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  1. #1
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    Default Notice to CT hikers.....be ready for the HEAT!

    Segments 1-2 are brutally hot as of 7/3....I'm currently at Lynwood park hostel in Bailey after carrying my pup the last 5 miles out of segment 3 at mile 40 on mid day 2. Currently shutting my pup up to Breck to a kennel as his pads got recked after 1.5 days..normally no issues back east with higher mpd...Lynwood park picks up hikers free if staying there...very nice place and folks with good resupply only about 8 miles from trailhead...free rides to and from TH......prophet no so comfortable with 45lbs!!!


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  2. #2

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    But it's a dry heat. Which sucks you dry of water in no time.

    I found last half of section 2 to be brutal the first week of September. I hit it in the afternoon. No shade, no water for 10 miles. I ran out of water well before the fire station and didn't get there until after sun down.
    Follow slogoen on Instagram.

  3. #3

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    Yeah of course it's hot. The direction and timing of your itinerary plays into this. It's UPHILL from some of (the) lowest CT elevations, it's July(what did you think CO is always cool?), and there are miles of unshaded hiking on SEG 1 directly over the route. CT Guidebook tells us this! You'll have many more miles of unshaded hiking but it'll be at greater cooler elev when you're more in the groove. My perception has been for miles but much more inconsistently all the way to Kenosha Pass has always seemed dry and hot to me. You're just starting out too likely not in 500 mile trail thru-hiker shape. Why are you hauling 45 lbs? Is some of it dog gear and food?... Extra water for those dry segments or are you carrying extra water?


    FWIW, I bone headed got sun burned ONE FALL DESCENDING Waterton Canyon walking the road. It can be HOT going through Roxborough SP too...only without a pooch to lick your face.

    Here's the flip side. You'll zoom down into Durango for many miles, water issues are generally much better although there are some sections to be logistically more water aware,


    Nice to know Lynwood PK shuttles. Do you have to stay to arrange a shuttle?

  4. #4
    Registered User Venchka's Avatar
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    Default

    I went to Lynwood Park online. Nothing on their web pages mentions anything resembling a hostel.
    What is the secret handshake to reveal the hostel portion of the property?
    Cheers!
    Wayne


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  5. #5

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    Get ready for the wild fires too. I hear there is one by Breckenridge and a few other sections.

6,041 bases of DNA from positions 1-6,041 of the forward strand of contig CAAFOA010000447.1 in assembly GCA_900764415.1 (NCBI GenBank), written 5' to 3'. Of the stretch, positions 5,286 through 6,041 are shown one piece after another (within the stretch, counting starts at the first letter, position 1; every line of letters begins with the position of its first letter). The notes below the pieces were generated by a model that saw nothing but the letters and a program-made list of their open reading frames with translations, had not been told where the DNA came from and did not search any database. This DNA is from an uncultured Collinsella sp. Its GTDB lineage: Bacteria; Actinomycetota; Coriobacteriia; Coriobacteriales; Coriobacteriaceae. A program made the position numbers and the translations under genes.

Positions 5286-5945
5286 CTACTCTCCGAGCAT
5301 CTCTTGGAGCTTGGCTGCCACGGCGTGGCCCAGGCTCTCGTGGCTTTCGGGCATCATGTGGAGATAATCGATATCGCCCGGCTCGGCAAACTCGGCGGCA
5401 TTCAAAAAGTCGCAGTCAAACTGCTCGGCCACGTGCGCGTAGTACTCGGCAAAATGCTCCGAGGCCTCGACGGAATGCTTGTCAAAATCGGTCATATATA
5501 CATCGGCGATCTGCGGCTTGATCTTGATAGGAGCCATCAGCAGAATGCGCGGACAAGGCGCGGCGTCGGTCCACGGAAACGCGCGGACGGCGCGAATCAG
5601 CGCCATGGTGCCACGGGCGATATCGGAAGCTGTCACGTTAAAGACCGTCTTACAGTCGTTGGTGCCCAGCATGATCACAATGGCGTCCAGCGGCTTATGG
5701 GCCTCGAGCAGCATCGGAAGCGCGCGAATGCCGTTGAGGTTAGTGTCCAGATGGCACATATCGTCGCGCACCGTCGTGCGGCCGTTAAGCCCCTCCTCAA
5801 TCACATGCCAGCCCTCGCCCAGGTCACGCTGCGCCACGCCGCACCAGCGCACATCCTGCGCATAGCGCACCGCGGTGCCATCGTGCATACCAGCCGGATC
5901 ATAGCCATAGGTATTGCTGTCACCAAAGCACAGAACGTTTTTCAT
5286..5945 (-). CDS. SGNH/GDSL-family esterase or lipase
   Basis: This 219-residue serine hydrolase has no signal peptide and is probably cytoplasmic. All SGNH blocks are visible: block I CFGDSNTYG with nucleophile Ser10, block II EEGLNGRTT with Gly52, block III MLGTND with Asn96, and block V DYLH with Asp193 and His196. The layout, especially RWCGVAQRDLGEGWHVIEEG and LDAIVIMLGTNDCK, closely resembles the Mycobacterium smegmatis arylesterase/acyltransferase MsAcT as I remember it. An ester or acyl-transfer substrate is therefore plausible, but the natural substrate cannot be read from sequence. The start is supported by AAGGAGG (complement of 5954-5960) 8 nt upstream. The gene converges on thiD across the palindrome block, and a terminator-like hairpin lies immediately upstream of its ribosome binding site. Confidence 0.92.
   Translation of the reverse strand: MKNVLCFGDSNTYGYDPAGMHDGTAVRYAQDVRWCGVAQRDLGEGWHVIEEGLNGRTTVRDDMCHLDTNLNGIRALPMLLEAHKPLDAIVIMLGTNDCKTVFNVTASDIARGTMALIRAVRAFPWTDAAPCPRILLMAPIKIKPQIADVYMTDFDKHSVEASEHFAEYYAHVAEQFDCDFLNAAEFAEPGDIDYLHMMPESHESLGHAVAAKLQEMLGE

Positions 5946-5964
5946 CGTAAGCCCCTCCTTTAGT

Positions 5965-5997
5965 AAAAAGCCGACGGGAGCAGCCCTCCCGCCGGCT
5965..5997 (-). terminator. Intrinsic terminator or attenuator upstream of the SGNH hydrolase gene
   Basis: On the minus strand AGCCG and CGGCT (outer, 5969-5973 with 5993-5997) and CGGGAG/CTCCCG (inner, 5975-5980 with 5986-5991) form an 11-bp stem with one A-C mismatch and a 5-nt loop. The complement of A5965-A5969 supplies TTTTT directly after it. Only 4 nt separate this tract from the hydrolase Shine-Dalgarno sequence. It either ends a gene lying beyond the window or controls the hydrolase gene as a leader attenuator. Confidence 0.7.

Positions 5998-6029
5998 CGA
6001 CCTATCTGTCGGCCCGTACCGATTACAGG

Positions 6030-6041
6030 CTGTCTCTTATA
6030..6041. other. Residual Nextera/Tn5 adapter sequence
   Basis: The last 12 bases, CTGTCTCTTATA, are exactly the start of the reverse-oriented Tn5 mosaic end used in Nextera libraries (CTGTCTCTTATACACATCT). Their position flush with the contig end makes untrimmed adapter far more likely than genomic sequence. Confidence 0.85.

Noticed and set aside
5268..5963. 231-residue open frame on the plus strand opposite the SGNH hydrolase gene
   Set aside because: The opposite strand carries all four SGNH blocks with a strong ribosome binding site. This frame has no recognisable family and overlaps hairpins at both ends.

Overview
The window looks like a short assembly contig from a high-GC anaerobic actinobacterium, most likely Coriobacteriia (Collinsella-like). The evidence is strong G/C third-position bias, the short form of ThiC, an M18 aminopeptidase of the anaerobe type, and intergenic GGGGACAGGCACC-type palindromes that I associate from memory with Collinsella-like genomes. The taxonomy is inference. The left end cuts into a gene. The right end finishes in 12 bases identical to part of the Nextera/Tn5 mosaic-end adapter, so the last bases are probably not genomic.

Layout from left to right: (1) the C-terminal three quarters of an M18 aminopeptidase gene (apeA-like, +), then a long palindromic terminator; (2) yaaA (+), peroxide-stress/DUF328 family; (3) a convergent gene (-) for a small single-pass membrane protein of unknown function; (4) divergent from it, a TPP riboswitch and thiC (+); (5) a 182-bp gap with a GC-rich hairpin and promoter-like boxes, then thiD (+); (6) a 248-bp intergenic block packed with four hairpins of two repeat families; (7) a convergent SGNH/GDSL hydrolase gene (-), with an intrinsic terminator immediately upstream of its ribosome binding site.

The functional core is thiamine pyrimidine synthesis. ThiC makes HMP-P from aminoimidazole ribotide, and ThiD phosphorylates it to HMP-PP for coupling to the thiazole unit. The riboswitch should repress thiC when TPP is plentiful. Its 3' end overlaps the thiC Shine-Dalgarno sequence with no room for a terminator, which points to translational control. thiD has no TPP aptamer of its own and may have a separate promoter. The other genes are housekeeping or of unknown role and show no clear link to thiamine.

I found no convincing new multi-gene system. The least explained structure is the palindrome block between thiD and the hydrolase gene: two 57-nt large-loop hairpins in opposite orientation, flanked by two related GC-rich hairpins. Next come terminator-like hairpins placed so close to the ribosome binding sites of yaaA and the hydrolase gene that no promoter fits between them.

Follow slogoen on Instagram.

  6. #6

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    hiked a bit of section 3 the morning/afternoon of the 4th, was looking for a salty hiker and a lil jrt!

  7. #7

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    Yup
    Hot, dry, like hiking in an oven in july
    It gets better when get to 9000+ ft

    I drank 3 L after cameling up on the 10 mi stretch to firestation, and I was pretty dehydrated when got there.

    Breathing in the dry hot air sucks the water out of you.
    Last edited by MuddyWaters; 07-06-2017 at 13:08.

  8. #8
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    The fire north of Breck is right by Section 7, so that is closed, at least on the Breck side. The CT foundation is recommending you just take the bus to Copper and go to Section 8. It may be possible to use the Wheeler Trail from near Spruce Creek TH, south of Breck, if you still want to hike up and over the Ten Mile Range. Probably want to check with the Forest Service first though.

  9. #9

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    OR get a shuttle to the Torrey Greys Peaks TH and summit those.

  10. #10
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    Default

    Hope Tucker gets better soon. I'm glad I'm not hiking until early August when the heat will be all gone. I do believe I have an interesting starting plan. I should arrive at Waterton at about 10pm and I'm going to hike in till about mile six that night under an 88% moon. Then before the crack of dawn, I head up and will try to outrun the heat.

    There is also a bike trail that goes around the closure. Doubtful it will still be in effect in a month but I will do that vs. a bus any day. I will be walkin to Durango.
    enemy of unnecessary but innovative trail invention gadgetry

  11. #11
    Registered User StubbleJumper's Avatar
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    Yep, I've left Denver with the temps 90+ degrees. It's danged hot for the first 4 or 5 days until you get some altitude.

    I have to say that I felt completely silly carrying a 32-degree bag, a puffy jacket, and capilene-3 long underwear for those first 4 or 5 days. I'm pretty sure that the temperature never dropped below 70 degrees at night for those first few days, and I was seriously questioning the wisdom of carrying 3 or 4 pounds of colder weather gear (but ultimately it's needed!).

  12. #12

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    Quote Originally Posted by StubbleJumper View Post
    Yep, I've left Denver with the temps 90+ degrees. It's danged hot for the first 4 or 5 days until you get some altitude.